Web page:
I collected four in total from six theatre visits, so not all theatres do it. The best were from 'La Cage' with a purple 'La Cage' logo/motif and from 'The Addams Family', a black one with 'define normal' in white lettering on the side. Two of the others just used the logos of the theatre chains. Surprisingly, 'Spiderman' didn't have the tumblers which is, quite frankly, astonishing given that the theatre was milking every other avenue of making money from merch.
I discovered an all-year-round Christmas shop on 7th Avenue (between 55th-56th Streets). The Christmas Cottage is a small shop but is full of glitzy Christmas decorations and stuff, as well as a few Easter chicks for good measure. I was delighted to find it when we went for lunch with Suzanne at Molyvos, a Greek restaurant next door, and, since we were early, she intuited that we'd be in the Christmas shop. And we were. I obviously had to buy something so bought three ornaments for my next tree - they're still wrapped up and won't be unwrapped until 12 days before Christmas when they're put on the tree. I've been to the all-year Christmas shop in Toronoto, but didn't know that New York had it's own. I should've guessed really.
We walked all the way down Bleeker Street to find the Biography Bookstore only to find the whole block is now a housing complex. So we kept on going to the lower end of Broadway and found the New York University Bookshop, just along from Washington Square. Clearly, everywhere needs to make some money but this "bookshop" was full of clothes and seemed to have more floor space dedicated to racks of sports clothes and jackets and all things non-bookish than it did for books. I should've taken a photo of the thin racks of books down one side of the shop with the majority of the floor-space taken up with expensive NYU-themed clothes. Maybe the books were downstairs or upstairs or hidden underneath the clothes? I don't know.
When I got home from the airport I found that my suitcase was unlocked. Like everyone else on the planet, I always lock my case before checking it in and it's passed over to the baggage handlers. Don't you do that? At home I realised that the lock wasn't on the case and when I opened it, found a note from the Transportation Security Administration saying that, to protect me and my fellow passengers, my case had been searched and that, if my case was locked "the officer may have been forced to break the locks on your bag". Excuse me, no-one forced anyone to break the lock - you could've paged me at the airport and asked for the key. The note went on to say that the TSA is not liable for any damage. Of course.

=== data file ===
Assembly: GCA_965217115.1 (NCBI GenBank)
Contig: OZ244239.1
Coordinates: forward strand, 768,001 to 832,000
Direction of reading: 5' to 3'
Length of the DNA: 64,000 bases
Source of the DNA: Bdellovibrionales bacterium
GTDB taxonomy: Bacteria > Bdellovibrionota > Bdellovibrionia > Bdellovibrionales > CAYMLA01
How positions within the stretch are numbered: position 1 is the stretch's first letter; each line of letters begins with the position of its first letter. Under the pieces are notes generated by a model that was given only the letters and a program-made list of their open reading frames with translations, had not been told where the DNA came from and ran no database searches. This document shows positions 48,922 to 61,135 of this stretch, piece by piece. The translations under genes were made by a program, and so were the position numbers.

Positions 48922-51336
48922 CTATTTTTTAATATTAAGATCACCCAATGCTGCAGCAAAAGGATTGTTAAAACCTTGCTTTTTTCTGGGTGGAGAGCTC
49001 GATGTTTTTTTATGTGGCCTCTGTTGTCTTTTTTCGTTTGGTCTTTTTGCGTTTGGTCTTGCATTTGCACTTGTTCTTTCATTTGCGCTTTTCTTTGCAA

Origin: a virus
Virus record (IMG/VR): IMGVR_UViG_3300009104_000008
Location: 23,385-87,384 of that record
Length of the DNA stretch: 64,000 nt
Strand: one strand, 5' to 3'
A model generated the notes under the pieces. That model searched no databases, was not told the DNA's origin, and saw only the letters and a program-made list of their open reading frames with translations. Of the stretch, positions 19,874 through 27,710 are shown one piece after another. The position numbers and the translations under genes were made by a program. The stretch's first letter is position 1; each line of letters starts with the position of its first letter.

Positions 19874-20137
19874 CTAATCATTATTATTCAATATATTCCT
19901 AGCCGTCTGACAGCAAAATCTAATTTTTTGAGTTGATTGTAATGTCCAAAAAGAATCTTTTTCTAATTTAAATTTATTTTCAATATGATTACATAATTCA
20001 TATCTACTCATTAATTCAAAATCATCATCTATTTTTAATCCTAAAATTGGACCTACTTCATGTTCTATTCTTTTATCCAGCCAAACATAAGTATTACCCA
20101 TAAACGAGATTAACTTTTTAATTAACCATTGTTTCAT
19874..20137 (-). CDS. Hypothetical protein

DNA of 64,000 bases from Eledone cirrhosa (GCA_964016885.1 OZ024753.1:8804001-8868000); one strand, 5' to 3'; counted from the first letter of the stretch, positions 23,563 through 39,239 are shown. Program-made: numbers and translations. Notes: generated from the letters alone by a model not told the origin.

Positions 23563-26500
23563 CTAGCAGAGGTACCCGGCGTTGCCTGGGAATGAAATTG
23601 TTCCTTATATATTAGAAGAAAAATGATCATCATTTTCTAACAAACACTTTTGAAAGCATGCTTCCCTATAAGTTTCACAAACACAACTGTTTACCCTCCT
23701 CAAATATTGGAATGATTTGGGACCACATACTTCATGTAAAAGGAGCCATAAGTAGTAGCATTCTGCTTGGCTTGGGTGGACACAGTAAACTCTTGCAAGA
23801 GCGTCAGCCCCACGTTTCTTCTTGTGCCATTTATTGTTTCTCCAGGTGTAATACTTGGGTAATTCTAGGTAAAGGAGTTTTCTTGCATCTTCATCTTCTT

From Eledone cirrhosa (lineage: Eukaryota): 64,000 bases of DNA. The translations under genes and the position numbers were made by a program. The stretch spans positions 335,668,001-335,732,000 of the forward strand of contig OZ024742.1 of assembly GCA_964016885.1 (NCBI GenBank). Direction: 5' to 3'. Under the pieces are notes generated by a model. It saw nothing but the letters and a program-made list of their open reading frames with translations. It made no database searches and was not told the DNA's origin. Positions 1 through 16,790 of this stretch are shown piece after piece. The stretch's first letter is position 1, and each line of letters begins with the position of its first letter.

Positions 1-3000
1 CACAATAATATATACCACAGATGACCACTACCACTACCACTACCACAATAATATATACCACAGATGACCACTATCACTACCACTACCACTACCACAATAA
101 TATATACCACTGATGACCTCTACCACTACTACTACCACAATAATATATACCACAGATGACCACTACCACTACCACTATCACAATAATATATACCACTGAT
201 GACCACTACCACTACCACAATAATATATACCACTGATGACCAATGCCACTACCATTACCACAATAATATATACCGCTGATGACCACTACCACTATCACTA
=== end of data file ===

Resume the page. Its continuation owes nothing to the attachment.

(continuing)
Now, part of me is a bit miffed that someone has rummaged in my case without my knowing and has put me to the trouble of having to buy a new lock. But what really annoys me is the slap-dash way my case was searched - or rather, wasn't searched. I know that only the very front of my case was searched because everything else was in order at the back of the case and the straps that hold everything secure hadn't been touched. I could've had anything at the back of my case. Or maybe it was because dirty underwear and socks were at the front and top of the case and they didn't want to wade through my used smalls? Either way, I consider that to be highly unprofessional. And I will make sure dirty underwear is always the first thing that assails anyone on opening my case in future.
Now that I'm all un-packed and back to normal I've realised that the chilly New York weather has bestowed on me the blessing of a cold. So I am typing with a streaming nose and sore throat. I have my lovely big and glossy book about Fra Angelico (which weighs a tonne) from the Met Museum to leaf through while curled up on the couch. And I still have to download my photos so watch out, there may be more New York themed blogs to come. Maybe about the emergence of a late Spring with the drifts of daffodils and crocuses emerging in Central Park? Let's see...
Saturday, 2 April 2011
Why o why do I let myself be talked into seeing plays by Tennessee Williams? I never enjoy them, a couple I've 'appreciated' but enjoy? Never. Doom and gloom, endless wittering on in serious or shouty mode with no joy in life at all. O gawd. Never again, hear me? No, never again. I mean it.
This production starred Olympia Dukakis in the main role of a rich old woman hiding away in mountain-top villa in Italy, suffering from cancer and dictating her memoirs to an unwilling secretary who just wants to leave. Enter a young poet with a reputation for being near old rich people when they die. And yes, the old woman dies at the end but what a terminally dismal two hours it took for her to finally die. I didn't care in the slightest for any of the characters, they all left me cold. Olympia's Southern accent was sometimes so thick I couldn't make out what she was saying. And there was no reason whatsoever for the poet to get his willy out and shock the old dears in the audience. What did that add to the performance? What a dire thing it was - the play, I mean.
And the audience...? O my. Now, I recognise that we all get old and I'm no spring chicken myself but, other than a small gaggle of students, we were probably the youngest in the audience. It's public theatre so all the old dears probably have subscriptions and use Sunday afternoon as their weekly theatre trip. All of them. At the same time. Together.